Rationale and Beginnings: African Photovoltaic Project
In 2003, Sr. Lorraine Connell, General Treasurer of the Congregation, conceived an energy brainchild to improve the lives of our sisters and the people they serve in places deprived of life’s necessities. Without electricity, clean water and any viable means for communication, life can be not only difficult but at times impossible.
Sr. Lorraine spent countless hours in searching for a means of improving electricity, water purification and communications in African countries where Sisters of Notre Dame de Namur are serving. Her discoveries found their center around the sun! Her research led her to experts in the field of harnessing solar energy. She spent the time intervening between her idea and the project’s actualization in consultation, design, site visits and fund-raising.
In 2005, the Sisters of Notre Dame de Namur initiated a Solar Energy Program in Africa. The program was named “The African Photovoltaic Project.” Click here to make a gift to the Photovoltaic Project to improve the lives of our Sisters and the people they serve.
Realization of a Dream
The creative idea was tested in the summer of 2005 in a prototype built on the campus of Cuvilly Arts and Earth Center, a farm and school in Ipswich, Massachusetts. Sr. Lorraine worked with engineers to move the prototype further before opening the first African site in Fugar, Nigeria in October 2005.
Training sessions for the African sisters preceded any construction or installation of systems. The project began by bringing electricity and pure water to three sites: Fugar, Ngidinga in the Democratic Republic of Congo (DRC), and Awkunanaw, Nigeria. Work on the sites moved relatively slow due to delays caused by funding issues and in shipping materials.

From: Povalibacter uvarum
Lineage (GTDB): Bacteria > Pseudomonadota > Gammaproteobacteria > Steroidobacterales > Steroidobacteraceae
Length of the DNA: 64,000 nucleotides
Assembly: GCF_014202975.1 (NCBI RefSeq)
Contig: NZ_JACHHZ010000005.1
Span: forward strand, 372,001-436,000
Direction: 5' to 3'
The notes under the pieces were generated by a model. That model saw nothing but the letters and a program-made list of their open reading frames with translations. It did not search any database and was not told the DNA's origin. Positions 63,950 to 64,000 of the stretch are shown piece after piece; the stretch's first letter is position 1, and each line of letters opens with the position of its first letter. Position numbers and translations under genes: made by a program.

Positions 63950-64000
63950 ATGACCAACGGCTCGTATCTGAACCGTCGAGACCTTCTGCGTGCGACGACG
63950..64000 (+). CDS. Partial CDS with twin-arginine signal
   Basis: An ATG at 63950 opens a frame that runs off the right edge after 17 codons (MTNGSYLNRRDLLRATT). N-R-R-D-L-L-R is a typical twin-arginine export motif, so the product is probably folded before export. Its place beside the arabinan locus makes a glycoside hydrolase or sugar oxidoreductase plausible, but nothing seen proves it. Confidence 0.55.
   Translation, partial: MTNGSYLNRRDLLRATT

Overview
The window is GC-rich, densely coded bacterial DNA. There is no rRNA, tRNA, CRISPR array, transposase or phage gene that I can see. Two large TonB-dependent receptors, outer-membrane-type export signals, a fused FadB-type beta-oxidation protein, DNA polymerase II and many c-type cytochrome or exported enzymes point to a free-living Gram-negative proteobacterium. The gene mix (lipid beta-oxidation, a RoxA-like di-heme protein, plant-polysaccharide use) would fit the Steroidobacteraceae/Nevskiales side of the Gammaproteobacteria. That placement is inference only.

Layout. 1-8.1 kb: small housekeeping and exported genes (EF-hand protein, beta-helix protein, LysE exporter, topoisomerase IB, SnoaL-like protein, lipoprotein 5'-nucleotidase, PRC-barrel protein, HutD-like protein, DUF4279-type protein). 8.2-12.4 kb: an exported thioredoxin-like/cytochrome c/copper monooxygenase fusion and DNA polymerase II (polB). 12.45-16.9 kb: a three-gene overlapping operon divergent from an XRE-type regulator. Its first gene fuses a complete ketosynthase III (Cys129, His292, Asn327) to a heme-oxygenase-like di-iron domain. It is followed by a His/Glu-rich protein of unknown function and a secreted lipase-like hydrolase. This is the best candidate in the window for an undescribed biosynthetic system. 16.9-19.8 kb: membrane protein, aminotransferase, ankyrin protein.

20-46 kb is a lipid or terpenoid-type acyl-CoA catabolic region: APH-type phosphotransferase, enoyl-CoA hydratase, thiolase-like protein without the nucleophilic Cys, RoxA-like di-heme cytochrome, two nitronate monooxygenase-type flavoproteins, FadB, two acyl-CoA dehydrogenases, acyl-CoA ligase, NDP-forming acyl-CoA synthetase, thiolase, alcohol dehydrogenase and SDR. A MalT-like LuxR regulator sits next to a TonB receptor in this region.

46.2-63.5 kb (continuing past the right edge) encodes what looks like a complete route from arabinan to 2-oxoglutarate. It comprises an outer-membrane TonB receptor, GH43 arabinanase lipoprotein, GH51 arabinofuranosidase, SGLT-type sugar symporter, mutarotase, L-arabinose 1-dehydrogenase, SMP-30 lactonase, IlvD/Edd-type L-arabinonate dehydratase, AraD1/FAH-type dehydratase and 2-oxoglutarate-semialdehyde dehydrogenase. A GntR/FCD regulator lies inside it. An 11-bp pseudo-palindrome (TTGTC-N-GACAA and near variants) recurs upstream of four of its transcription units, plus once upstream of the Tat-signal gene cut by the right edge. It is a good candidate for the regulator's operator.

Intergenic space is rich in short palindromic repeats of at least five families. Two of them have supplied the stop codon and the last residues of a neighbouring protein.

The Dream Continues to Evolve
More photovoltaic projects have been installed recently in Kitenda, Lemfu, and Pelende in the Democratic Republic of the Congo in order to provide electricity and clean water to the hospitals, clinics, schools, communities in these villages.
The Power of the Sun
Harnessing the power of the sun with solar energy panels and storing the energy in batteries has proven to be an effective means for producing electricity. The sisters work daily with women, men, children and entire families in schools and hospitals in six countries in Africa. In some countries, electricity is a scarce commodity and clean water is non-existent. People can live without electricity, but life without clean water is impossible. Water-borne illness and other diseases devastate some populations. The mandatory daily task of collecting, purifying and filtering water for consumption is very labor intensive.
Another ministry goal of this photovoltaic project is to improve communications through internet access. A wireless satellite which allows for the monitoring of the system has not yet been perfected but is under review for improvement. While originally intended for better communication with the sisters for congregational business, this internet access has potential to expand educational opportunities for students in the schools and for staff in hospitals and clinics.
Resulting Wonders in Nigeria and the Congo
These energy projects provide continuous, reliable electrical power and clean water in providing dependable energy to each site, 24 hours a day, and in attacking disease and persistent health care problems caused by the lack of potable water. This is now being accomplished at the three sites.
The photovoltaic system in Ngidinga is now moving forward positively. Overcoming the major problems caused by impassable roads and data configuration difficulties, the sisters have already experienced what this project has done for the community. At Ngidinga, an x-ray machine has been installed. The doctor, faculty, staff and students are now learning how to use the internet. Future dreams include links between clinics and specialists in Europe. Ongoing research continues into these possibilities. Keep the dream alive by making a gift to the Photovoltaic Project.
Envisioning Changes Reality in Ngidinga